Associations of Friends of the Northern St. James's Way The groups that were born with the Way in their spotlight have played a more than important role in the reactivation and development of the pilgrimage routes that run through Asturias and since then they have been working towards its maintenance and development. They are present on the most important stopping points of the different itineraries and can help out disoriented pilgrims or provide that help which, under certain conditions, is providential. These associations are usually those that are behind the pilgrims´ lodgings that are on the different ways, therefore, can offer the necessary explanations about their use. Santiago Apóstol de San Lázaro del Camino Association San Mateo-Church of San Lázaro 33008 Oviedo firstname.lastname@example.org Friends of the Valdés-Luarca St. James' Way Association Millares, s/n 33788 Cadavedo (Valdés) email@example.com Friends of the “El Acebo” St. James' Way Association Uría, 51 - 4º A 33800 Cangas del Narcea firstname.lastname@example.org “Friends of Ribadesella and the St. James' Way” Cultural Association Plaza de Abastos, s/n -Apdo.51 33560 Ribadesella email@example.com “La Humildad” and St. James' Way Cultural Association Ctra. General, s/n 33156 Soto de Luiña firstname.lastname@example.org Villaviciosa St. James's Way Friends Association General Campomanes, 26 Bajo 33300 Villaviciosa email@example.com Astur-Galaica St. James's Way Friends Association Camilo Barcia Trilles, 4. Associations premises . Apt. 11 33770 Vegadeo firstname.lastname@example.org email@example.com firstname.lastname@example.org Pilgrim on St. James's Way Godán Schools. Apdo. 151 33860 Salas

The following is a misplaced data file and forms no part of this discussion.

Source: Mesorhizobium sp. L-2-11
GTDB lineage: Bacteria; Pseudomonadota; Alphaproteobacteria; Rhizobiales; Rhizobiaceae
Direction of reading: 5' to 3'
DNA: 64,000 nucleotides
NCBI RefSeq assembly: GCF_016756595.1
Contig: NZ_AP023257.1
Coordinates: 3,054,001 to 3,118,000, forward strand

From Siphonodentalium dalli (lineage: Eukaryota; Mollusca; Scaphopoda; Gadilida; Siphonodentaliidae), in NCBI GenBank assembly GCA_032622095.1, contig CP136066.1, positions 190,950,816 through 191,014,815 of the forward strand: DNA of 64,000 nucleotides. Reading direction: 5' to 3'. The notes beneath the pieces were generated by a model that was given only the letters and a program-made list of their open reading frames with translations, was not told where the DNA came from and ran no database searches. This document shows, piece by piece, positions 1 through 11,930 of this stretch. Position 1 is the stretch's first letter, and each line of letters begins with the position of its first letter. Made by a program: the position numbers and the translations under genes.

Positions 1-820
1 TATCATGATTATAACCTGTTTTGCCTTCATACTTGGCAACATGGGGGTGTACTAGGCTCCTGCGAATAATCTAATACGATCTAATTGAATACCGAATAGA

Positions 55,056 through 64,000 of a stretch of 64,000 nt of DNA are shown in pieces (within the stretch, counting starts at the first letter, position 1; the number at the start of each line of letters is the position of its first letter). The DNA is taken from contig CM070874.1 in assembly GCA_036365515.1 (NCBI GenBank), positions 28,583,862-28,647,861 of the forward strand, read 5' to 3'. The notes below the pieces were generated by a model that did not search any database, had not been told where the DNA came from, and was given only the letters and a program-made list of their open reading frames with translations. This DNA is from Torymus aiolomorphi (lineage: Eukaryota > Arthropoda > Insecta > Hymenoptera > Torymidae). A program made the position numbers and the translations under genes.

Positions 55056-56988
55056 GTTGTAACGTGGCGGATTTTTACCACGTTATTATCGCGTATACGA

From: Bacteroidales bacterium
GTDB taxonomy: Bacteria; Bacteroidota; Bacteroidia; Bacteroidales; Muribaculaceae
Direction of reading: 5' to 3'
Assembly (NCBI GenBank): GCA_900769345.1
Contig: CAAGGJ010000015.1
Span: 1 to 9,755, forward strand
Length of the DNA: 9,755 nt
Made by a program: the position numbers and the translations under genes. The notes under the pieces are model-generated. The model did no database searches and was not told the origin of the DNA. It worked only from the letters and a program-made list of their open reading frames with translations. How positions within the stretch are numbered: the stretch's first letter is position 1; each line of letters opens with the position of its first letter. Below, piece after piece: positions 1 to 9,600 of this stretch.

Astur-Galaica del Apóstol Santiago Association 33404 Avilés St. James' Way Astur-Galaico del Interior Friends Association Avda. González Mayo, 3 bajo 33870 Tineo email@example.com “El Bordón” de Llanes St. James' Way Friends Association Avda. de la Paz, 15 33500 Llanes firstname.lastname@example.org Noreña y Sariego Siero St. James' Way Friends Association Párroco José García Galán, 1 33510 Pola de Siero email@example.com Paisaje de Salas Friends Association Rabadiello, 7. Apt. Correos: 188 33868 Villazón - Salas Ami_presi@hotmail.com Asturias-León St. James's Way Friends Association Leopoldo Alas, 20 33008 Oviedo firstname.lastname@example.org Bajo Nalón St. James's Way Friends Association Marqués de Muros, 6 33138 Muros de Nalón email@example.com North Ribadesella-Caravia Way Pilgrims Association Darío de Regoyos, 2 – 4º A 33560 Ribadesella firstname.lastname@example.org “Castrillon for All” Association La Plata, 40 33459 La Plata - Castrillon email@example.com “The Cantabrian Sea Way” Pilgrimage association Pintor Manuel Medina, 17 – 2º F 33210 Gijón firstname.lastname@example.org Grado St. James's Way Friends Association Grado House of Culture. Cerro de la Muralla 33820 Grado email@example.com “Pilgramage Siero” St. James's Way Friends Association 33510 Pola de Siero firstname.lastname@example.org